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Employee Appreciation Day often escapes notice. Can you—or your boss—name when it is?

Many organizations don’t do anything official to mark the holiday, if indeed it can be considered one. Those that do typically celebrate with a team lunch and a few social media posts—and then it’s back to work.

Created in 1995, Employee Appreciation Day, which falls on the first Friday of March, often comes and goes with little notice. After all, with Labor Day, Secretary’s Day, and the numerous other days set aside to celebrate workers, it’s hard for human resources and other leaders to mark every occasion. The health and safety of essential workers or the difficulty of balancing job responsibilities with elder- and childcare weren’t exactly top-of-mind concerns for leaders during last year’s Employee Appreciation Day on March 6, for instance. But they certainly were a week later, when the United States declared a national state of emergency and went into lockdown, forcing organizations to scramble their workforces and operations.

Now, a year later, amid the pandemic and the purpose movement, “it’s particularly important that employees feel valued,” says Mark Royal, a senior director for Korn Ferry Advisory who specializes in employee engagement. And with a semblance of normalcy in sight, experts say it’s also important for leaders not to become complacent about direct outreach to workers. Jennifer Zamora, a Korn Ferry Advance career coach with a background in human resources, says employees are still fatigued from remote work and the constant state of change they are experiencing. “Leaders can lean into Employee Appreciation Day to try to help each individual on their team identify ways to move from tired to inspired,” she says.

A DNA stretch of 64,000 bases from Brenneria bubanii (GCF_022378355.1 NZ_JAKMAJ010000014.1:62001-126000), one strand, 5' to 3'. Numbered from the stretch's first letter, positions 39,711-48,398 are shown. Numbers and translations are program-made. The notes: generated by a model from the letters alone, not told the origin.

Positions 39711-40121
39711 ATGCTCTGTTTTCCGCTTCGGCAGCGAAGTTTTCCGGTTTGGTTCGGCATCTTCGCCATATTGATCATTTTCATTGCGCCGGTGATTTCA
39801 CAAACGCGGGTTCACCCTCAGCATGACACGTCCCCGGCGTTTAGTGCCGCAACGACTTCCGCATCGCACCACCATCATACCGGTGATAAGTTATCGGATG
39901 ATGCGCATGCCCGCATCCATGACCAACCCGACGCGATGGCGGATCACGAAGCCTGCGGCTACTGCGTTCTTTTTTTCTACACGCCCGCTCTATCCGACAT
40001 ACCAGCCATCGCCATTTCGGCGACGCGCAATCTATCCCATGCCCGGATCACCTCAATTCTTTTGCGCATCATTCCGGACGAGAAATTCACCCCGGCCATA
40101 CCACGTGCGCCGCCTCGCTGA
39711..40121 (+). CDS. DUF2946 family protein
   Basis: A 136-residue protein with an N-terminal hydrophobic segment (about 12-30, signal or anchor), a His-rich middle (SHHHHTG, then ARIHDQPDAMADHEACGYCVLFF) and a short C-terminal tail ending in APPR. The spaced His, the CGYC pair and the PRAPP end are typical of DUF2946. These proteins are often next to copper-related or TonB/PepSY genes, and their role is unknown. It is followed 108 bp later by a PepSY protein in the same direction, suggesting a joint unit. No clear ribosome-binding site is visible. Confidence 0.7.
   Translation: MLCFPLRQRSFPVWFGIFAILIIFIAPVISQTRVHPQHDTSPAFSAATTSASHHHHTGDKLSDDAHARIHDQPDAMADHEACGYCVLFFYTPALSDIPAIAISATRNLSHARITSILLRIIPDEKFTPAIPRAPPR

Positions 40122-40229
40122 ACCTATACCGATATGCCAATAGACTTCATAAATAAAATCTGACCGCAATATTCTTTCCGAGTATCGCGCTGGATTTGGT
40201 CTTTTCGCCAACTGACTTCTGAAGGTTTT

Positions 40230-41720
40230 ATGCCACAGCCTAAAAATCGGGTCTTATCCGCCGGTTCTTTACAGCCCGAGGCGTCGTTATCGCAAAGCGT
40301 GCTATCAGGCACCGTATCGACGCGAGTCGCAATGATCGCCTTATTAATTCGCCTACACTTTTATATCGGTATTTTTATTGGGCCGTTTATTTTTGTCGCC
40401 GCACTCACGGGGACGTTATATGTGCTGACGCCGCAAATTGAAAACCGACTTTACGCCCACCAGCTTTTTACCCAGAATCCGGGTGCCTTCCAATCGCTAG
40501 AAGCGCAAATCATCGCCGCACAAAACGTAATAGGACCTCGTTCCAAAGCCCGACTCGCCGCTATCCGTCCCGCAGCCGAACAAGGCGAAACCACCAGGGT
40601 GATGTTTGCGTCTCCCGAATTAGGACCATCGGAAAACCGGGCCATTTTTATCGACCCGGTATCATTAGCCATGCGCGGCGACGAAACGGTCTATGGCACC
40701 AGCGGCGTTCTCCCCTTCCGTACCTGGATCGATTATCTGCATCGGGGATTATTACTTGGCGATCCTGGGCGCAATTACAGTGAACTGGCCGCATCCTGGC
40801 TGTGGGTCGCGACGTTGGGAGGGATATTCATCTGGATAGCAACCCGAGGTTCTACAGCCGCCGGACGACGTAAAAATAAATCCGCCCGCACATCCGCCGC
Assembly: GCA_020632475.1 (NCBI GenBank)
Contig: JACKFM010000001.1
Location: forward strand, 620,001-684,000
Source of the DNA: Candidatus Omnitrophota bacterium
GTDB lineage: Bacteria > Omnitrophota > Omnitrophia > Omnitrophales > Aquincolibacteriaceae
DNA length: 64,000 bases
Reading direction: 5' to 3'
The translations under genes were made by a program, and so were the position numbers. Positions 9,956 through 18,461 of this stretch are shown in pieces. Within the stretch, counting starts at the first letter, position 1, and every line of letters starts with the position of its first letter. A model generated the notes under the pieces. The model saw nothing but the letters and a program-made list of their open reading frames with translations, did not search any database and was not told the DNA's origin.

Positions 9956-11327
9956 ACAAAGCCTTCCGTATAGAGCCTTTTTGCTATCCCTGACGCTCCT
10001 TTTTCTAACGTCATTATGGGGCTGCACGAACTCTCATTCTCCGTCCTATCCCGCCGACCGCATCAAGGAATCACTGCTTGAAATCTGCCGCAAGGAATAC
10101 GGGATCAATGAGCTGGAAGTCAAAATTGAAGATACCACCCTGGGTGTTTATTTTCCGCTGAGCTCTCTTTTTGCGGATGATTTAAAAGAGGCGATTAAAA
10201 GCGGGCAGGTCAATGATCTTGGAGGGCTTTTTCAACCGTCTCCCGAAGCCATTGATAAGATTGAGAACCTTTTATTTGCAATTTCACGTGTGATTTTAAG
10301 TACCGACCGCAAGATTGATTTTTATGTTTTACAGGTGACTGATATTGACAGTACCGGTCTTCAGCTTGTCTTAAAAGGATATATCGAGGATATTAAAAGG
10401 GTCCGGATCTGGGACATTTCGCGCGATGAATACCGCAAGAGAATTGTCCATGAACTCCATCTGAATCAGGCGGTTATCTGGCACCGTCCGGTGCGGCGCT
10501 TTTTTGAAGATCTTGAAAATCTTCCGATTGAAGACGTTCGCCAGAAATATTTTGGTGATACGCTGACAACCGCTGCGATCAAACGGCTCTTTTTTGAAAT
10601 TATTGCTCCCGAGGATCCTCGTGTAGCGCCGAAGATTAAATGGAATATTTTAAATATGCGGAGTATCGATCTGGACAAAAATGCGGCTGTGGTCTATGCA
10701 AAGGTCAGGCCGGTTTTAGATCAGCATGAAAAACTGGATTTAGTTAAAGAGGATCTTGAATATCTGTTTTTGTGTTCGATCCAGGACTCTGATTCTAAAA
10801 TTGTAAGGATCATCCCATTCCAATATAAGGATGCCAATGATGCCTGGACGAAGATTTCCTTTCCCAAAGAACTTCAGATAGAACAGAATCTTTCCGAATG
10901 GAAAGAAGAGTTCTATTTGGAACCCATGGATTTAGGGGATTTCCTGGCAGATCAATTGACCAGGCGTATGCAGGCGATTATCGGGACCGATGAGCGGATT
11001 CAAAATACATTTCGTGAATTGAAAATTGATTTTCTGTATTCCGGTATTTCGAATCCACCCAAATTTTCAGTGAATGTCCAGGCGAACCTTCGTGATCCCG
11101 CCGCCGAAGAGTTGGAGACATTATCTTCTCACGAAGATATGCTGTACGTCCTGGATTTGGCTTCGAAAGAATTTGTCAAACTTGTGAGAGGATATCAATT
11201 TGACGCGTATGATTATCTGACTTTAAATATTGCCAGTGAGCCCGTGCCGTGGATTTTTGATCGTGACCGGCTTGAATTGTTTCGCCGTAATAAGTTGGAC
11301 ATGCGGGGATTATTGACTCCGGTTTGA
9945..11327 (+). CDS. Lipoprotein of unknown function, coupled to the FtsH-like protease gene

That may mean going beyond the usual lunch (for workers who have returned to the office), generic gift card, or Friday afternoon off. In surveys conducted by Korn Ferry, employees expressed concern about a lack of access to managers because of remote work and time constraints. That’s why personalized forms of appreciation are likely to hold more meaning, says Ron Porter, a senior client partner in Korn Ferry’s Global Human Resources Center of Expertise. A personalized note of praise from a direct manager goes a lot further than an internal email from the CEO, for instance. Managers can also express appreciation by putting an employee in charge of a project that is important to them or helps them build new skills they want to develop.

Porter says it’s important for leaders to distinguish personalized appreciation from individual or team recognition. The latter, he says, is a method of singling out high performance in an attempt to spur the rest of the group. Appreciation, by contrast, is a way to show gratitude for what employees do day in and day out. “Since the pandemic, there’s been a decided movement towards inclusive appreciation and value for the part every person plays rather than recognizing a few people for outstanding performance,” Porter says.

While notes and other shows of gratitude are certainly appreciated—pun intended—Kate Shattuck, a Korn Ferry senior client partner and coleader of the firm’s Impact Investing practice, reminds leaders that they also have a social responsibility to their people. Pointing to the millions of employees who had pay or benefits cut, she says raising the minimum wage or providing enhanced mental health benefits or more flexible work schedules would be among some of the more tangible ways to show appreciation. “There are a lot of employees who are looking,” she says. “They need more than platitudes, flowers, or a water bottle.”